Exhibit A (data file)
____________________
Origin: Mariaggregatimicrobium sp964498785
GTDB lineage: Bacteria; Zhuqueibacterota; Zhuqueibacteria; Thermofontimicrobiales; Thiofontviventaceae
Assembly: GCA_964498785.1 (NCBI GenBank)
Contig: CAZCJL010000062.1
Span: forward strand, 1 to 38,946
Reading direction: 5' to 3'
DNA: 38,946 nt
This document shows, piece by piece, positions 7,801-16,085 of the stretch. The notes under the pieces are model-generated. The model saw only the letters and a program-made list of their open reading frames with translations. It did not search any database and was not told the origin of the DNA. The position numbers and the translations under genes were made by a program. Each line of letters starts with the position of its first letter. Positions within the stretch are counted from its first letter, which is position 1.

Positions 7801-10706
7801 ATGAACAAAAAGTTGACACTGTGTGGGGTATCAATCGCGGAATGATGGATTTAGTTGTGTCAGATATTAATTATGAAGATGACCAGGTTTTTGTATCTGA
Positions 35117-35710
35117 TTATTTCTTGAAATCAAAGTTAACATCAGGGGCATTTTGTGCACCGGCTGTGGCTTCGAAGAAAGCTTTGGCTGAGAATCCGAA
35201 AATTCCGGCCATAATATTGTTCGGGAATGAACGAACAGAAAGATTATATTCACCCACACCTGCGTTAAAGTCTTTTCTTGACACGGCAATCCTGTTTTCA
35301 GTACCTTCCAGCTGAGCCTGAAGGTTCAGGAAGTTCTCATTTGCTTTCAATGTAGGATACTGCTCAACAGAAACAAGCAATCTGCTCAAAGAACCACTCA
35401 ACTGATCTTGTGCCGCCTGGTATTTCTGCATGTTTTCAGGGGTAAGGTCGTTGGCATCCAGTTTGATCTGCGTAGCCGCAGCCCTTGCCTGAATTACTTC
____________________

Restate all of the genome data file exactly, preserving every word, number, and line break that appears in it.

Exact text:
Origin: Mariaggregatimicrobium sp964498785
GTDB lineage: Bacteria; Zhuqueibacterota; Zhuqueibacteria; Thermofontimicrobiales; Thiofontviventaceae
Assembly: GCA_964498785.1 (NCBI GenBank)
Contig: CAZCJL010000062.1
Span: forward strand, 1 to 38,946
Reading direction: 5' to 3'
DNA: 38,946 nt
This document shows, piece by piece, positions 7,801-16,085 of the stretch. The notes under the pieces are model-generated. The model saw only the letters and a program-made list of their open reading frames with translations. It did not search any database and was not told the origin of the DNA. The position numbers and the translations under genes were made by a program. Each line of letters starts with the position of its first letter. Positions within the stretch are counted from its first letter, which is position 1.

Positions 7801-10706
7801 ATGAACAAAAAGTTGACACTGTGTGGGGTATCAATCGCGGAATGATGGATTTAGTTGTGTCAGATATTAATTATGAAGATGACCAGGTTTTTGTATCTGA
Positions 35117-35710
35117 TTATTTCTTGAAATCAAAGTTAACATCAGGGGCATTTTGTGCACCGGCTGTGGCTTCGAAGAAAGCTTTGGCTGAGAATCCGAA
35201 AATTCCGGCCATAATATTGTTCGGGAATGAACGAACAGAAAGATTATATTCACCCACACCTGCGTTAAAGTCTTTTCTTGACACGGCAATCCTGTTTTCA
35301 GTACCTTCCAGCTGAGCCTGAAGGTTCAGGAAGTTCTCATTTGCTTTCAATGTAGGATACTGCTCAACAGAAACAAGCAATCTGCTCAAAGAACCACTCA
35401 ACTGATCTTGTGCCGCCTGGTATTTCTGCATGTTTTCAGGGGTAAGGTCGTTGGCATCCAGTTTGATCTGCGTAGCCGCAGCCCTTGCCTGAATTACTTC